Friday, November 19, 2010

Thursday, March 19, 2009

The differences between Brooklyn and SLC...

Today my career counselor, who is in her fifties, told me that she'd like to get a beer with me.

I'm constantly amazed by the experiences I'm having here.

Law school has made me into a coffee drinking (never liked it) insomniac with a sailor's mouth, but I love it.

I'm meeting amazing people, and new doors are opening all the time. I have no doubt that this is where I need to be, but that doesn't make me miss home and my family and friends any less.

I just went to New Orleans for a week to do policy work with a FEMA Watchdog organization. If you want to talk about a messed up bureaucracy with no oversight, let's talk about FEMA. I loved the trip for the same reason that I always loved Alternative Spring Break trips at the U. You do things to help people that make you happy, and you make 15 instant friends. It was an amazing time.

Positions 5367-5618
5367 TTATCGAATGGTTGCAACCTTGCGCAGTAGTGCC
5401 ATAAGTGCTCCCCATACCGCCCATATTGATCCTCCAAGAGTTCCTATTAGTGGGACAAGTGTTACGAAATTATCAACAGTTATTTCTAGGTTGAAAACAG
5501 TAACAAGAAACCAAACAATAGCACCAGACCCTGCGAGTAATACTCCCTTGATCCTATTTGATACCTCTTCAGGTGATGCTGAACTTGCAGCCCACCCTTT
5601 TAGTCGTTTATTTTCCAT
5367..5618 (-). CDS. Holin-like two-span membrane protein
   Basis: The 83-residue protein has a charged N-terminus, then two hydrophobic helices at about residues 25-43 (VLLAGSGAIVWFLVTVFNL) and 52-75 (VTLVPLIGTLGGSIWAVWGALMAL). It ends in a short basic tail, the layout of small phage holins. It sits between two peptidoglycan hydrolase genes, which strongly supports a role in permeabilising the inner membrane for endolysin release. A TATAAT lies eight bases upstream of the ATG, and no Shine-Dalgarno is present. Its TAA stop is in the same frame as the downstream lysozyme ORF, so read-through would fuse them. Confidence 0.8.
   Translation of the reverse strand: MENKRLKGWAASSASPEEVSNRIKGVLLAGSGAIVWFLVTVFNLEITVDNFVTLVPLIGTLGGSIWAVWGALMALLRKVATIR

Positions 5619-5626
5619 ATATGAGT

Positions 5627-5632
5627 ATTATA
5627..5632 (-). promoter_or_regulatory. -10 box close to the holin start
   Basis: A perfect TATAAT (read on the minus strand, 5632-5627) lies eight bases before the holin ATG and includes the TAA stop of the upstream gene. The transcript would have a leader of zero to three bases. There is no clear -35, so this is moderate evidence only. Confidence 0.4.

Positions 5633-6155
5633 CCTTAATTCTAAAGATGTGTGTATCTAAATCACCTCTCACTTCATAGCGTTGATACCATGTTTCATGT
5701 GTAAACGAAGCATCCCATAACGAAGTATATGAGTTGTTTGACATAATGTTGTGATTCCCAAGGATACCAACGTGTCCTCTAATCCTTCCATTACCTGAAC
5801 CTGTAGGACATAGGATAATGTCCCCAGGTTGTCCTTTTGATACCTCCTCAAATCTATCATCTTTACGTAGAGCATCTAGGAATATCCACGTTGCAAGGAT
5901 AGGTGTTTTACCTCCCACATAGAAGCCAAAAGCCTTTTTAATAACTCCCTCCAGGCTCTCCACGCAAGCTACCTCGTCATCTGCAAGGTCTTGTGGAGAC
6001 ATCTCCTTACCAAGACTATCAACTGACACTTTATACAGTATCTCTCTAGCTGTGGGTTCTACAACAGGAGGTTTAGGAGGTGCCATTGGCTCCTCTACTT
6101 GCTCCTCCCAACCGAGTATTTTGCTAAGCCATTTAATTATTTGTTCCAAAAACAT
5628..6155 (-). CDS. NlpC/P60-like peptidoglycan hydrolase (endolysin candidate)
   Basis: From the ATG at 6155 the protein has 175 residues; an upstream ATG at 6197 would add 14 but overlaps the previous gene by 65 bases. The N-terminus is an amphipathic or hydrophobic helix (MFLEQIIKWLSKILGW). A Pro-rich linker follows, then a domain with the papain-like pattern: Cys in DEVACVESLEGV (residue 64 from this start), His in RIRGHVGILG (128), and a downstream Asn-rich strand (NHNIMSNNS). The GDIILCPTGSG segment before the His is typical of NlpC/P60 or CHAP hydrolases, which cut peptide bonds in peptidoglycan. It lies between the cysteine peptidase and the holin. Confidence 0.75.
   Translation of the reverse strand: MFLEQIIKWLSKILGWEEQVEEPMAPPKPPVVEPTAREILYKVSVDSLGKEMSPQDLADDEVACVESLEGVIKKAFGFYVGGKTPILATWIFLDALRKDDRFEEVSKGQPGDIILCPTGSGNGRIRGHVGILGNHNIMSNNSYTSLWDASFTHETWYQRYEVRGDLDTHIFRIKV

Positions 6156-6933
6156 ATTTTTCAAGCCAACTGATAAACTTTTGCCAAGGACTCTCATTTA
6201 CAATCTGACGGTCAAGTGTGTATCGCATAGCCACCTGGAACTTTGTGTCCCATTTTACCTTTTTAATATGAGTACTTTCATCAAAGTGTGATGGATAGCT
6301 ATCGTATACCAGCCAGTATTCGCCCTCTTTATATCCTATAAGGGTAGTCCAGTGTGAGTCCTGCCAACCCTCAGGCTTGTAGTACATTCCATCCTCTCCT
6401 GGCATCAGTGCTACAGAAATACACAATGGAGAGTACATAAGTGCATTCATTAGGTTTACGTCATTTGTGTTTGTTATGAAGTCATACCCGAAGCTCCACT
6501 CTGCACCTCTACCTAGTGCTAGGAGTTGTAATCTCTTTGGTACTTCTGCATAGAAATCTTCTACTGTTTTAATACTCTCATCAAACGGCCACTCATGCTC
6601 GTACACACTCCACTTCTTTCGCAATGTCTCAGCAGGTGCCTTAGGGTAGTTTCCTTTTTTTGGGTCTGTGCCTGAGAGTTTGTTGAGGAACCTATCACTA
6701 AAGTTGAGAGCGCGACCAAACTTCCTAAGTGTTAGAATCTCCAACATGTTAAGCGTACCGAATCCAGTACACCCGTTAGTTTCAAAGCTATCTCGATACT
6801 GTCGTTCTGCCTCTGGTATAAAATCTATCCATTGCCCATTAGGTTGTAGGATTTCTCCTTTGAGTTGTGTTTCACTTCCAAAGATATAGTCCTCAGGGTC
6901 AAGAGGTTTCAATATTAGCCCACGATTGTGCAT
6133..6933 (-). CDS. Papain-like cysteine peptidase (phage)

The summer job search is ongoing, but I'm optimistic that I'll be doing something I enjoy.

There's a fancy-schmancy school event Saturday night, so I'll FINALLY post some pictures of some of my favorite people here.

Loves to all two of you who read my blog!

Friday, November 28, 2008

Hey, remember that time...

that everyone in America got Rick rolled at the Macy's Thanksgiving Day Parade?

Friday, November 21, 2008

Immigration Court fun times!